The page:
• Best Adapted Screenplay:
  1. The Godfather  **
  2. Sleuth
  3. Play It Again, Sam
  4. Cabaret  *
  5. Deliverance  *
  6. Everything You Always Wanted to Know About Sex (But Were Afraid to Ask)
  7. The Heartbreak Kid  *
  8. Fat City

Analysis:  The Godfather becomes the first adapted script to win the Oscar, WGA and the Golden Globe.  Woody Allen earns his third nomination but it’s the only time in his long career that he will earn a nomination for Adapted (though he’s adapting his own play).  Of course, he’s also in sixth place but that’s really more of a technicality than anything else.
Coppola earns his second nomination and first win.
The only original sources I have read to this point are The Godfather and Deliverance.

  • Best Original Screenplay:
  1. The Discreet Charm of the Bourgeoisie  *
  2. Murmur of the Heart  *
  3. Limelight
  4. The Candidate  **
  5. The King of Marvin Gardens
  6. Intimate Lighting
  7. Bad Company  *
  8. What’s Up, Doc?  *

Analysis:  There’s almost no Consensus at all here – only The Candidate manages both an Oscar and WGA nomination (it wins both).  For the first time since 1966 no original script earns a Globe nomination.  And they don’t even have Consensus with me – there are 14 scripts that end up with either WGA or Oscar noms (and thus, Consensus noms) and three of my top eight aren’t on that list.
Louis Malle earns his second nomination.  In his fifth nomination, Buñuel finally wins the Nighthawk.  Charlie Chaplin his seventh, and final nomination.  With five of those resulting in wins, Chaplin ends with 440 points and in third place.  This is the first time since 1966 and only the fourth time since 1953 that neither Ingmar Bergman nor Stanley Kubrick earn a writing nomination and it won’t happen again until 1977.
This is a ridiculously easy category for me to pick a winner – Discreet blows away the other scripts in my estimation.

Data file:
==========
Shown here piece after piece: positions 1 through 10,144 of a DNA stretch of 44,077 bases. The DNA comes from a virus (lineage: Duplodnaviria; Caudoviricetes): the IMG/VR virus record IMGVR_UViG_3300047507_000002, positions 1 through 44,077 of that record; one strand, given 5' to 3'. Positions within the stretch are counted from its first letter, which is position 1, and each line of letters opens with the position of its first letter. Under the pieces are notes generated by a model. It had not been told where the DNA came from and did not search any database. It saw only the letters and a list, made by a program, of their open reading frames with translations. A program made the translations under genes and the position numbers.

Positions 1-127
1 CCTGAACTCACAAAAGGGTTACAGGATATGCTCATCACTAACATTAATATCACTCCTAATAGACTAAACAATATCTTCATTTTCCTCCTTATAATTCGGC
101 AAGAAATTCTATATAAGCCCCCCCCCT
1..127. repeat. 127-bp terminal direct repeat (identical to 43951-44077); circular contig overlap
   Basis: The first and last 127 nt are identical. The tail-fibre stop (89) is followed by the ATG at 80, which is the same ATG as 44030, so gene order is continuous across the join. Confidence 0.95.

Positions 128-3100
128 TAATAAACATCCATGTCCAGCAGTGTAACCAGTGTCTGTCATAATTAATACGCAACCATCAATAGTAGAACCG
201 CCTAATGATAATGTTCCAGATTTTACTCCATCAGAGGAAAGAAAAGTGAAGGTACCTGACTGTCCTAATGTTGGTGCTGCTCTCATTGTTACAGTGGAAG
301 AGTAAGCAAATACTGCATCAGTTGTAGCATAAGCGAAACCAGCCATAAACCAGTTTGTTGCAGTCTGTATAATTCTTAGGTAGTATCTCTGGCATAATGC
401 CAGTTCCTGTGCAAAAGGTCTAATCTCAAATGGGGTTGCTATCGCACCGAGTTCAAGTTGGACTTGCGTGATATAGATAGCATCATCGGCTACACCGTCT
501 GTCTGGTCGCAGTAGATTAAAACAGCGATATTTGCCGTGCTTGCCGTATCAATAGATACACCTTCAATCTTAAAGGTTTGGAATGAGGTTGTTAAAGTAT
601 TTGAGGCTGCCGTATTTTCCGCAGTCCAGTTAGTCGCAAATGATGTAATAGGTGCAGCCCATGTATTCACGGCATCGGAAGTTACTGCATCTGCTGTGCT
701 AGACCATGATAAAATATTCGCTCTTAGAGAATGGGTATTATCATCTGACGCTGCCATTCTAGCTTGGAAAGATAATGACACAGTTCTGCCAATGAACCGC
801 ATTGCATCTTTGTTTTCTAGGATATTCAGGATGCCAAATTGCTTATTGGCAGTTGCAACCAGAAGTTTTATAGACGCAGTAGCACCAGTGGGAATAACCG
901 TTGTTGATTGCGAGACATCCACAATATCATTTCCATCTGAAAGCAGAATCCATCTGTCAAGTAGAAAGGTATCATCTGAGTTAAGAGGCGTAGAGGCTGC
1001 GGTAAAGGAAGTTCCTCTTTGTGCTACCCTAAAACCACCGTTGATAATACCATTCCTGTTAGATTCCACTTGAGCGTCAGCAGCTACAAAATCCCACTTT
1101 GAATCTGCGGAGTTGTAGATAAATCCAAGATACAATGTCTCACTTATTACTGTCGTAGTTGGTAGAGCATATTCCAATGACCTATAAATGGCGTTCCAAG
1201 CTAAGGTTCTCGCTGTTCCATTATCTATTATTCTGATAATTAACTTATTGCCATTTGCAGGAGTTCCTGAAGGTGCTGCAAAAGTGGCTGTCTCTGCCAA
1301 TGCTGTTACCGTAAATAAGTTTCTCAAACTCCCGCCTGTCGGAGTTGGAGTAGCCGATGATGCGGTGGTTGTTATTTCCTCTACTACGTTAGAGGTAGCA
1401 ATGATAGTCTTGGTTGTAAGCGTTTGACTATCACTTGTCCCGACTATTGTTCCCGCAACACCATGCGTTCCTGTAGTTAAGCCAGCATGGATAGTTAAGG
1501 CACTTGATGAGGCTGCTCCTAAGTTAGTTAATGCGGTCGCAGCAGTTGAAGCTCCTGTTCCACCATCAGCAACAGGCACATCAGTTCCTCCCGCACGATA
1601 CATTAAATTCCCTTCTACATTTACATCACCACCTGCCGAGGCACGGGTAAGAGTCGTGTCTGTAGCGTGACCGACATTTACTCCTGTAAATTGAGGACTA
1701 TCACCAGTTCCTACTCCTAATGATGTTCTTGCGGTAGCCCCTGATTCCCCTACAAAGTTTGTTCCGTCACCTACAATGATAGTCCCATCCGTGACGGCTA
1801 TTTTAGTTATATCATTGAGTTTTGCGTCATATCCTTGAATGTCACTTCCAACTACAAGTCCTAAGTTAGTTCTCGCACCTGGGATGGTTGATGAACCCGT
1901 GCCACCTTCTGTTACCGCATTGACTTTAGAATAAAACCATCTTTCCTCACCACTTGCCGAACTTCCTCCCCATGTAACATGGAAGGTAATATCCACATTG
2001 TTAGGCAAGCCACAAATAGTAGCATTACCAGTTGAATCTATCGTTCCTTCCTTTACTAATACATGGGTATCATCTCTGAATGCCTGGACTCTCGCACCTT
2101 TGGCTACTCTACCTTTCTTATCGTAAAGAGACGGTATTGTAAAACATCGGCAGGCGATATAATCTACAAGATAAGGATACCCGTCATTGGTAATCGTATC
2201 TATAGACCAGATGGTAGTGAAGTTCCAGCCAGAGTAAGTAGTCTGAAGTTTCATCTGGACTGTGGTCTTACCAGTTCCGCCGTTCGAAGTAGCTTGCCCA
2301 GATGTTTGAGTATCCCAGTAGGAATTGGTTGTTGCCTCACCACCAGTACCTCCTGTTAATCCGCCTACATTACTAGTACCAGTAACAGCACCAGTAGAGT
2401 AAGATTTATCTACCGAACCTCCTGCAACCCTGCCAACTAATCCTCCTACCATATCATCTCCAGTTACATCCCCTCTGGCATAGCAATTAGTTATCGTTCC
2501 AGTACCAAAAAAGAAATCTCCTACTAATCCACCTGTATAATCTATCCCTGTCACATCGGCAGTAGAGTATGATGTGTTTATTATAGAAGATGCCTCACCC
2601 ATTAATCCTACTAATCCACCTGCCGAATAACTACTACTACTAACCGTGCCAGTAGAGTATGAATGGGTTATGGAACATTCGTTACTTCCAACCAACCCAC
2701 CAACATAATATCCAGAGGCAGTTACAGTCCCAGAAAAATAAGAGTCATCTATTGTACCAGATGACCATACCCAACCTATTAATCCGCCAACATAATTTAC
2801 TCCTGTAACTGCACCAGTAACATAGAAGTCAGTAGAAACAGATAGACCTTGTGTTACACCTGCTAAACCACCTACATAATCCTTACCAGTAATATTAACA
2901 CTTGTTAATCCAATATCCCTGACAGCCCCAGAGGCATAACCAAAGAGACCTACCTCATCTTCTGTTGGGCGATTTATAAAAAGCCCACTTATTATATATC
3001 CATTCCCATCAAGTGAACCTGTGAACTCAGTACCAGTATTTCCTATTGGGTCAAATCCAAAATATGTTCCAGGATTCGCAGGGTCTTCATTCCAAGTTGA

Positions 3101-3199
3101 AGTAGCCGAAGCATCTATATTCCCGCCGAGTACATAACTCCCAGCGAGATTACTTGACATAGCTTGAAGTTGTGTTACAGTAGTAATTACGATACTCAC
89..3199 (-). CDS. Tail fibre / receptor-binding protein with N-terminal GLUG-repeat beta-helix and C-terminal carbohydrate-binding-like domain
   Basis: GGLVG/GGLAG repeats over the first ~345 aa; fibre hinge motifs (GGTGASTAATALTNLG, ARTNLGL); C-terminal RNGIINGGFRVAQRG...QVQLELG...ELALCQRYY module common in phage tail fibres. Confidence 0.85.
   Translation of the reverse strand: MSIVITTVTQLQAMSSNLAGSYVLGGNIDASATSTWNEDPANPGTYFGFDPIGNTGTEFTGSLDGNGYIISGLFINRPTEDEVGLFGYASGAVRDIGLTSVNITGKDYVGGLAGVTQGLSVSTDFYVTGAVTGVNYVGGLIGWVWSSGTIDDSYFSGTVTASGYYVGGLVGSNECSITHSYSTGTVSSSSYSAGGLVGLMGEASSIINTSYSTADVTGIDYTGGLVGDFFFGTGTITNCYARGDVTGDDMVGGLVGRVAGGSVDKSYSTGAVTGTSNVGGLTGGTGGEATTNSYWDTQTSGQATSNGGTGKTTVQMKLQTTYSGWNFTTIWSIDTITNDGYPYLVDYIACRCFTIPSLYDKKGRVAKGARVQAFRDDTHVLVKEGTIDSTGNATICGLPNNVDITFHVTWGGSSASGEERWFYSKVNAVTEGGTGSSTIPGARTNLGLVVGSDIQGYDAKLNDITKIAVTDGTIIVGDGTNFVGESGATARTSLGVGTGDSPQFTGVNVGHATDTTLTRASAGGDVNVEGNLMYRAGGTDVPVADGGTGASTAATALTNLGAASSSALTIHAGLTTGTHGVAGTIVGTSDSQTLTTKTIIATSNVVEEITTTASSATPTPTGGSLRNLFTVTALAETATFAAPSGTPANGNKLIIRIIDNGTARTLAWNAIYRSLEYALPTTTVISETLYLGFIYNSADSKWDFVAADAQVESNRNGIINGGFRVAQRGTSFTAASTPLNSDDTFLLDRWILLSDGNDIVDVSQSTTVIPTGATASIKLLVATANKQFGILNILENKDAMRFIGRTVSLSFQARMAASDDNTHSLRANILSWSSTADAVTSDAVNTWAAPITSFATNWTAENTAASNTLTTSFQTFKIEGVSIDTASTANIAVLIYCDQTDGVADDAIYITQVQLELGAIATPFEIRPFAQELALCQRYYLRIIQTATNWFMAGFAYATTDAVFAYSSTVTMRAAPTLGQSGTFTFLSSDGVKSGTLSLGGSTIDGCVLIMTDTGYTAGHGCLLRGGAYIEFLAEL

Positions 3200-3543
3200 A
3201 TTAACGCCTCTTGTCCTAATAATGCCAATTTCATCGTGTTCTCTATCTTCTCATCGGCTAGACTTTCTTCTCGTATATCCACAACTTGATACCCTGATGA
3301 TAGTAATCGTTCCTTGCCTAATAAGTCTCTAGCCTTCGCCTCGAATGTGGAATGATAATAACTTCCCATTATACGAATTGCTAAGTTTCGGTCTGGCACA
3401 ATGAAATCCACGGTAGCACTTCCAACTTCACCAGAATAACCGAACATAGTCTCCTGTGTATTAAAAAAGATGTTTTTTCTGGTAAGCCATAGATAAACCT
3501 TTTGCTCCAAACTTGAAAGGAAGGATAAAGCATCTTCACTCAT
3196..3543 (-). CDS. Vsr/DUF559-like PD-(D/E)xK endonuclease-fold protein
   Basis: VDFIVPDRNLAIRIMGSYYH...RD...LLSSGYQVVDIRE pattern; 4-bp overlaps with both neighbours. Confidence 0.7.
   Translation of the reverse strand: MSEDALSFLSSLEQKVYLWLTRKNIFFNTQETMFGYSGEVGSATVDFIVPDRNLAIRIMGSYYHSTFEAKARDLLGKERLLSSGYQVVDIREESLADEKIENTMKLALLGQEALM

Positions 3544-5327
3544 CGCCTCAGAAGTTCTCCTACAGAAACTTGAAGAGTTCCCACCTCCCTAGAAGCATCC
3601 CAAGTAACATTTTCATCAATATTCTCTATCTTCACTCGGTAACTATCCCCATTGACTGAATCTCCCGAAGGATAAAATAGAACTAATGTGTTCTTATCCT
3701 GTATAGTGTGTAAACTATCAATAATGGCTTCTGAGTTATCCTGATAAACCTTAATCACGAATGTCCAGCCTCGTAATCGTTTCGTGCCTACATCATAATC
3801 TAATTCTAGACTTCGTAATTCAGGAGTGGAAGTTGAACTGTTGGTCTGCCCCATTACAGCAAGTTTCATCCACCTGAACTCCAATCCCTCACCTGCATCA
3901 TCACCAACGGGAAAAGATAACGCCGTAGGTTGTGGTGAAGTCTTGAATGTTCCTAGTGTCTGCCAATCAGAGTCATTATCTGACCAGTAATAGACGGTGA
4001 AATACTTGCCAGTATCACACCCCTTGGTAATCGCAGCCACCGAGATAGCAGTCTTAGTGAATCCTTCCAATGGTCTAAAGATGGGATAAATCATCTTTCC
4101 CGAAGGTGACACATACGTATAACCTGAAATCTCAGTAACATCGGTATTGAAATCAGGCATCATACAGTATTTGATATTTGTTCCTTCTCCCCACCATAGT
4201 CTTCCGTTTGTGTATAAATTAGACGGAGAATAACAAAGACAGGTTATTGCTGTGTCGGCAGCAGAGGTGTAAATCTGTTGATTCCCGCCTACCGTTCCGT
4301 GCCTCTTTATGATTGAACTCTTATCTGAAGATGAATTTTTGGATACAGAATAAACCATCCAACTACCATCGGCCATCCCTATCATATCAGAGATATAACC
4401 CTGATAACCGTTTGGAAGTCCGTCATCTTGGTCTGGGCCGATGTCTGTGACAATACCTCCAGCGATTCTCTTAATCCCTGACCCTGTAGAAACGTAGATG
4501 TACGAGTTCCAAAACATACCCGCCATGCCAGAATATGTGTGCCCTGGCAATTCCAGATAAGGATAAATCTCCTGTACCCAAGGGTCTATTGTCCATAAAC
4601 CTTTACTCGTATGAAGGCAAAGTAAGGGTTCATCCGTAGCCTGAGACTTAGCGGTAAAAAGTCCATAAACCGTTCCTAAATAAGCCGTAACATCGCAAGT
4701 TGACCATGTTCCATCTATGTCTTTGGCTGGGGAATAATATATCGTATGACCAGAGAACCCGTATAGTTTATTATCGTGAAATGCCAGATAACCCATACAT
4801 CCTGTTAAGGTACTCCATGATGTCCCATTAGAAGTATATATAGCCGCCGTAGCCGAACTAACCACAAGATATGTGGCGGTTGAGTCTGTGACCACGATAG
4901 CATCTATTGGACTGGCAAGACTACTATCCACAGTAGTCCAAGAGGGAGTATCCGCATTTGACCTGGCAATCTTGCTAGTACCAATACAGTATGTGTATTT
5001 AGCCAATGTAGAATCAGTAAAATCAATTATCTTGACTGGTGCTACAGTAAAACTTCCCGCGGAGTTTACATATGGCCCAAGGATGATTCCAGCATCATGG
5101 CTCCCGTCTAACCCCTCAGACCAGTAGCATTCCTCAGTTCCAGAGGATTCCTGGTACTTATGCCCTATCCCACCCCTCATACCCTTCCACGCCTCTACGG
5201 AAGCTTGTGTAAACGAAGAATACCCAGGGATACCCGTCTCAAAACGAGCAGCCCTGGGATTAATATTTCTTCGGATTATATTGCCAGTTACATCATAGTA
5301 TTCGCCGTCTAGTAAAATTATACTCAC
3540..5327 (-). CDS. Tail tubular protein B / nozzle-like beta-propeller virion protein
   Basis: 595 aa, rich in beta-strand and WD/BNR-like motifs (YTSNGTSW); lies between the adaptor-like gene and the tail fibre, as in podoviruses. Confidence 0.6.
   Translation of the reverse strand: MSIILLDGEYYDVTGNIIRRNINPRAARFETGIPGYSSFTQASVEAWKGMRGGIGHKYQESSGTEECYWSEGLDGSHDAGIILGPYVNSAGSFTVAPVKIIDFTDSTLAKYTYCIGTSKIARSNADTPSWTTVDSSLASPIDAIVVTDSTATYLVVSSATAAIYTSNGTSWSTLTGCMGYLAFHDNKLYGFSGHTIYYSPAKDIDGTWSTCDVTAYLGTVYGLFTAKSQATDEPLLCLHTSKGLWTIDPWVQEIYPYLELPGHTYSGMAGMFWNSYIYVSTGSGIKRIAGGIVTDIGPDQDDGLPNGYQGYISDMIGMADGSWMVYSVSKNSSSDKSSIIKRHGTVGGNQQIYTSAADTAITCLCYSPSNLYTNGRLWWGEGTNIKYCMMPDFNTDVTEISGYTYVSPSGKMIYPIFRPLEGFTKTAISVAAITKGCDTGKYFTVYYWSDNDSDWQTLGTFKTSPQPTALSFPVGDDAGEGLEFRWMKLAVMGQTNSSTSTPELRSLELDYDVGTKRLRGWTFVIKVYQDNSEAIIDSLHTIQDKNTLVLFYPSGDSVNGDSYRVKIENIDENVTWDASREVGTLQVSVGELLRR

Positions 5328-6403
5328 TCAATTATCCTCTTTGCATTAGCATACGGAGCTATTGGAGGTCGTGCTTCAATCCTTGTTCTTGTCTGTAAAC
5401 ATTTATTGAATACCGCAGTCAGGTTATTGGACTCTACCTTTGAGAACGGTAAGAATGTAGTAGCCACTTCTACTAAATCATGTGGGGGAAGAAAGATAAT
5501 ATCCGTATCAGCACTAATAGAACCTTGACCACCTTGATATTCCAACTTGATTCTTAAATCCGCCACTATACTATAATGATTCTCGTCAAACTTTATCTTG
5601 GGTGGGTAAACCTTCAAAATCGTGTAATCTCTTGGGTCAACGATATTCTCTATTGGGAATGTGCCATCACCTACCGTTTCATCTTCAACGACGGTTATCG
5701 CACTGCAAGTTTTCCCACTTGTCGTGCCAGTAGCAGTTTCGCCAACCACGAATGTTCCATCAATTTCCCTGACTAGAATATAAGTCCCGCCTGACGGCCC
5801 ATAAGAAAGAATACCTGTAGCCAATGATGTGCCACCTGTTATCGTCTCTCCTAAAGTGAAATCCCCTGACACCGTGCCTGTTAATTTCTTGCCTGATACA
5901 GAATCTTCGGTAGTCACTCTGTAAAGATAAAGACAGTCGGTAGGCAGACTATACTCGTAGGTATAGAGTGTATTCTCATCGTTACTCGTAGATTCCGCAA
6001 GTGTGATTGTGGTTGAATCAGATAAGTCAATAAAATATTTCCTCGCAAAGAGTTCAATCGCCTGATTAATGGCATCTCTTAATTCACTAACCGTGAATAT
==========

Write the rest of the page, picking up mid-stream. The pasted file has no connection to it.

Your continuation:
• Best Actor:
  1. Michael Caine  (Sleuth)
  2. Laurence Olivier  (Sleuth)  **
  3. Marlon Brando  (The Godfather)  *
  4. Charlie Chaplin  (Limelight)
  5. Burt Reynolds  (Deliverance)
  6. Jon Voight  (Deliverance)
  7. Max von Sydow  (The Emigrants)
  8. Paul Winfield  (Sounder)

Analysis:  Olivier’s Consensus win is by just a few points over Brando – Olivier won the NYFC and earned Oscar, BAFTA and Globe noms while Brando won the Oscar and Globe and was BAFTA nominated.  Thanks to strange wins and strange eligibility times at the BAFTAs, two of the other Consensus nominees are Walter Matthau (who won the BAFTA in 1973 for Charley Verrick which is eligible in 73 and Pete ‘n’ Tillie, which, combined with his Globe nomination gets him on the Consensus list here) and Gene Hackman (who won the BAFTA in this year for The French Connection and The Poseidon Adventure – the BAFTA alone gets him into the Consensus list here).  The last Consensus nominee is Peter O’Toole for The Ruling Class, which I didn’t think was that great a performance, but did win him the NBR and earned Oscar and Globe noms (actually, his Globe nom was for Man of La Mancha), thus beating out my winner, Michael Caine, who only earned Oscar and Globe noms.